Political stalwart, former foreign and commerce minister Nicos Rolandis has died at age 86, it was announced on Thursday.

His long political career helped shape the politics of Cyprus domestically and internationally, while a deep-rooted flair for philosophy brightened his private life.

President Nicos Anastasiades said that the loss of Rolandis is a loss for Cyprus, describing him as a “patriot who adorned with his presence parliament and the institutions he served”.

His long and varied life saw him become manager of the Limassol Coca-Cola plant at the age of just 23, serving as foreign minister and then commerce minister, creating his own political party and running as a presidential candidate.

A strong-willed individual, Rolandis proudly told the Cyprus Mail in a 1998 interview that “I’ve always had my ideas, very strongly”. This he put on full display when he split from Diko, of which he was a founding member in 1976, to form his own party – the Liberal Party – in 1986. He remained party president until 1998 when the Liberals merged with Disy.

Born in Limassol in 1934, Rolandis’ path towards politics came later in life, when in 1978 then president Spyros Kyprianou asked him to serve as foreign minister.

He did so, dutifully, until 1983 when he resigned his post over a dispute on Kyprianou’s hard-line stance on the Cyprus problem.

A minute’s silence was held by at the council of ministers on Thursday.

Disy leader Averof Neophytou also paid his respects, describing Rolandis as “an honest politician of substance who was measured in his approach”.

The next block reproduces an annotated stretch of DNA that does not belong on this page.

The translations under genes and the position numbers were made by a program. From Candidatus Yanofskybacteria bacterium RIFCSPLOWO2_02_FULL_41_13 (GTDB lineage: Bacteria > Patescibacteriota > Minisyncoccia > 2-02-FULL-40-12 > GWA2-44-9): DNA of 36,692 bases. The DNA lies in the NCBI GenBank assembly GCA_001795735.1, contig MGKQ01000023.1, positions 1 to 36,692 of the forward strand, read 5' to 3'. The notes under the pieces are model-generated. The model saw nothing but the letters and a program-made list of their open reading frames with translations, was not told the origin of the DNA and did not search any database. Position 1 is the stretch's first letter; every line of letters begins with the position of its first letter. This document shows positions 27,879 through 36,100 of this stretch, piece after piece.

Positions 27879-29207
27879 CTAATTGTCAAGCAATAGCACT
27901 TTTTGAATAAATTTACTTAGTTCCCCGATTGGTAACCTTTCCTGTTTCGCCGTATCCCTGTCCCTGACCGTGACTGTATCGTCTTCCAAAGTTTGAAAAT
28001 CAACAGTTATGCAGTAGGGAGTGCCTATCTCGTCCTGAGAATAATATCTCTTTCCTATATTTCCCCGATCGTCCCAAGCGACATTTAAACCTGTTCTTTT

The Limassol-born politician studied law at the Middle Temple University in London. After his graduation in 1956, he became manager of the Coca-Cola plant in Limassol.

But as became evident in his later political life, he was prepared to go it alone, and did so three years into his job at Coca-Cola when he formed his own rival company, bringing 7UP to Cyprus.

It was his political life however which brought Rolandis to mainstream public consciousness.

After his stint as foreign minister, he served as an MP from 1991 through to 1996, later merging his Liberal Party with Disy in 1998.

In the 1998 election Rolandis launched his own campaign to become president but later supported the eventual winner Glafcos Clerides, who in turn appointed Rolandis as commerce minister; a position he fulfilled until 2003.

He oversaw and pioneered significant policy initiatives such as the oil and gas exploration in the seas surrounding Cyprus. In 2003, he signed an agreement in Cairo establishing the Exclusive Economic Zone (EEZ) of Cyprus and Egypt, the first EEZ agreement signed in the Mediterranean.

Rolandis’ early foray into the underwater frontier was initially met with scepticism but he was later vindicated as gas finds reforged regional alliances – upending traditional power priorities. In the years to come he would chide successive governments on what he saw as their missed opportunities to use the gas finds as a win-win bargaining chip to negotiate a solution to the Cyprus problem with Turkey and the Turkish Cypriots.